We are surprised to hear that in their recent anti-immigration video, Britain First calls for support from the Poles. We refuse to be politically exploited by Britain First, an organisation with a long history of trying to gain political influence by defaming and vilifying the Polish immigrant.
We, the Polish citizens, have the right to live in the United Kingdom as a result of democratic decisions made by the majority of voters during the EU referenda in both Poland and the UK. Despite of this, many of us had to face negative stereotypes and discrimination after moving to the UK- we will stand together with those who unjustifiably face it now.
We are pleased that after the ragingly ignorant use of a picture of a fighter plane from the No. 303 Polish Fighter Squadron in the BNP’s anti-immigration leaflets, Britain First members attempted to educate themselves a bit on the Polish culture and history. Let us continue and add a few more facts to widen the picture painted in their video.
The Battle of Vienna
The battle of Vienna was not a battle between good and evil (surprise: history is not like the Lord of the Rings), a true battle between Christian Europe and the Islamic world, but a battle between neighbouring countries over land and influence: the Polish-Lithuanian Commonwealth, the Habsburg Hungary and the Holy Roman Empire of the German Nations on one side and the Ottoman Empire on the other. Christian countries such as England or France did not take part in the battle.
During this time, Poland was influential and prosperous; it was also strongly multicultural: Polish nationals were only about 40% of the people living in the Polish and Lithuanian Commonwealth, with a large proportion of Lithuanians, Ruthenians, Jews and Germans, but also Armenians and Tatars. Poland was also a home to about twenty thousand Scottish and English families who needed asylum from religious discrimination- from the 16th century, Polish law guaranteed religious freedom and equality of citizens of all faiths. Even Britain First points to this period of multiculturalism and religious freedom as the time of Polish greatness.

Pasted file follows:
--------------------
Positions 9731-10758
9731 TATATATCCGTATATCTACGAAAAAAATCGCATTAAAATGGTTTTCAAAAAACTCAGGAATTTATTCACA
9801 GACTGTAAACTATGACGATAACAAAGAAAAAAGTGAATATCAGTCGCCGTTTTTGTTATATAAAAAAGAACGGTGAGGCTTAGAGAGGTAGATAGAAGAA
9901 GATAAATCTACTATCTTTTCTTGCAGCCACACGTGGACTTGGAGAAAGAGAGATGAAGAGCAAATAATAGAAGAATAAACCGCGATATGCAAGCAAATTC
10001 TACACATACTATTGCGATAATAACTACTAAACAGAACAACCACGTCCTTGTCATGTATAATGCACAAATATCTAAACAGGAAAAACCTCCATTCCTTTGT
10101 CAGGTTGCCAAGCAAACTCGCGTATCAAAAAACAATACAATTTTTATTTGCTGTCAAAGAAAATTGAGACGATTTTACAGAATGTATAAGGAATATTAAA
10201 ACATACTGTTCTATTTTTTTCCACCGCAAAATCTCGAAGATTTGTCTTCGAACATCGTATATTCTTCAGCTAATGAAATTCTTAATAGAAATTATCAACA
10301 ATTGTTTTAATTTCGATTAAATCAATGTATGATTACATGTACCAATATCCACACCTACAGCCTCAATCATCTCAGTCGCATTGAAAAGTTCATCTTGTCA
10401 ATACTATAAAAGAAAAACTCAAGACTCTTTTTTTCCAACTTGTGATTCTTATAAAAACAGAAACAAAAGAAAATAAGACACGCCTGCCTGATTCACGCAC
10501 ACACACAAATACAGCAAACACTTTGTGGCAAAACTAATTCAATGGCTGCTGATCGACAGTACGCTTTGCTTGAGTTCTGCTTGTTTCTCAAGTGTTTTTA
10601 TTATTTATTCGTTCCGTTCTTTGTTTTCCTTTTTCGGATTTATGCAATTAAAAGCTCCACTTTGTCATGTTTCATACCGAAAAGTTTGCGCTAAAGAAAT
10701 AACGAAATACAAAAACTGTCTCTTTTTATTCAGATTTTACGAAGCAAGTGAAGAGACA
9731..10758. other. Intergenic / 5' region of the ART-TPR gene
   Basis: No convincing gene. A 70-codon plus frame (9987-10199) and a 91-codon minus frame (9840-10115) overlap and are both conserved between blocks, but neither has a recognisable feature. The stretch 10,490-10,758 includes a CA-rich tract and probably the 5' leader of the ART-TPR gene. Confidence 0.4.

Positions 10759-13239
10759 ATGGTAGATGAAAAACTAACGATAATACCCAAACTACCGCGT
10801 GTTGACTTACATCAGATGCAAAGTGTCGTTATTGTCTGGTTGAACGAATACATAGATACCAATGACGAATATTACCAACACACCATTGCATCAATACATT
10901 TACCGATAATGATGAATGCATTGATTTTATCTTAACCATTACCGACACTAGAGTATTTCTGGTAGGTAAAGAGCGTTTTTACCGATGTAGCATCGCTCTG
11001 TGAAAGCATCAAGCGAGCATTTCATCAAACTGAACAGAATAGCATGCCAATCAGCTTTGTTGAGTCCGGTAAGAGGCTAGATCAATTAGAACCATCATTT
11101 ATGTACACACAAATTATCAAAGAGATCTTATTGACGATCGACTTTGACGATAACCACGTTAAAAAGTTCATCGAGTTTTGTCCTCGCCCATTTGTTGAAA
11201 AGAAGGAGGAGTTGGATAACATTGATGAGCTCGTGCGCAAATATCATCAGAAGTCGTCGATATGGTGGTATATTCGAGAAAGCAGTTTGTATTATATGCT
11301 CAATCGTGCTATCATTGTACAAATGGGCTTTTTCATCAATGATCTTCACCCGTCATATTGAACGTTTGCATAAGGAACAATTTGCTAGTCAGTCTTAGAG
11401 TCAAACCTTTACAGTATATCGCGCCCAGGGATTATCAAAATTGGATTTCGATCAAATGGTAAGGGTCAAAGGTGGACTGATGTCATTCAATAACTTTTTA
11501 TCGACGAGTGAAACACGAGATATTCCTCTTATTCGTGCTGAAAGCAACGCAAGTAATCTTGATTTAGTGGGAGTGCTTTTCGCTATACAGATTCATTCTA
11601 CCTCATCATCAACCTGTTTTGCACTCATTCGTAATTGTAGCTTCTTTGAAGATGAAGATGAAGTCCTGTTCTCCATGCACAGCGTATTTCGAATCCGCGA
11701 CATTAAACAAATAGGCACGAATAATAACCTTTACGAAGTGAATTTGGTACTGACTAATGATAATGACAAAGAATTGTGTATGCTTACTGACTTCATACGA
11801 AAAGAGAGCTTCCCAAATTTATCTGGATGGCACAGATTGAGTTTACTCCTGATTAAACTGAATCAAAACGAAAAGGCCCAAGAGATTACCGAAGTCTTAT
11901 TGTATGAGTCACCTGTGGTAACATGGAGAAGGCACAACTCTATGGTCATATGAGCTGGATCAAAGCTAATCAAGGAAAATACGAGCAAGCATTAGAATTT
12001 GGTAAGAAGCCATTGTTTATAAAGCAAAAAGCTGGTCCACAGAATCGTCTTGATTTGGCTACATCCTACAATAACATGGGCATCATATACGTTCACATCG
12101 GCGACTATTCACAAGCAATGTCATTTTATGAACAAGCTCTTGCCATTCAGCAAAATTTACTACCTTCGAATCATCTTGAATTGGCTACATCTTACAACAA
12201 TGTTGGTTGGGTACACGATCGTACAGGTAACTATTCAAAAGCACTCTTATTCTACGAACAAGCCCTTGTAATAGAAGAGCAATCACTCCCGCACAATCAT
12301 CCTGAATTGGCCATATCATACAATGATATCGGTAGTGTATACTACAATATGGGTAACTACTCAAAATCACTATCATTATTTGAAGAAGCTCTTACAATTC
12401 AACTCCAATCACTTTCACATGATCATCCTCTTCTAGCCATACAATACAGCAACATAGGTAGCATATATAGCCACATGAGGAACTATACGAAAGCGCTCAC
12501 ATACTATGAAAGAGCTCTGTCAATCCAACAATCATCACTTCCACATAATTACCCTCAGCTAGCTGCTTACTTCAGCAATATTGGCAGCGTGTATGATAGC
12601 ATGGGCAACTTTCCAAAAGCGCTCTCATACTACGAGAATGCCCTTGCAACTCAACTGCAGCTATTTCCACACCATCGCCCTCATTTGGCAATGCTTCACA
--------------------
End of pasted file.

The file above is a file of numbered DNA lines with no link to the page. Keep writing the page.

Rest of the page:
Currently, about twenty thousand Polish citizens declare themselves as Muslims. They are mostly of Tatar origin and live in the region of the villages Bohoniki and Kruszyniany. Both of these villages were gifts from Jan III Sobieski, who led the victorious Battle of Vienna, to Tatars who served in the Polish army. Tatars have a long history of supporting the Polish war effort – starting from the Late Middle Ages and the famous Polish victory in the Battle of Grunwald to modern times – and the Tatar cavalry was a prototype of the famous Polish light cavalry, the Uhlans. Shortly before World War II, the Tatar minority collected money to buy land and build a mosque in Warsaw, but in the light of the upcoming war, the money was unanimously donated to the Polish National Defence Fund.
Christian values aka “A new command I give you: Love one another”
If you refer to Poland as a Christian country, it is worth remembering that the majority of Poles are Catholics. The Pope, who is the head of the Catholic church, washed the feet of several refugees and called for compassion towards those in the need of help during the Easter celebrations. Further, unlike the Anglican Church lead by the Queen, the Catholic church is multinational, and the separation of Church and State is declared in the Polish Constitution. Quoted by Britain First, priest Jacek Międlar, has been banned by the congregation he belongs to from making public appearances and statements because of his intense political activity and very non-Christian hate-speech, and the congregation stated very clearly that it “does not support any form of nationalist movements”.
In the photo: Tatar Uhlans from Grodno area – soldiers of Polish Army in 1919.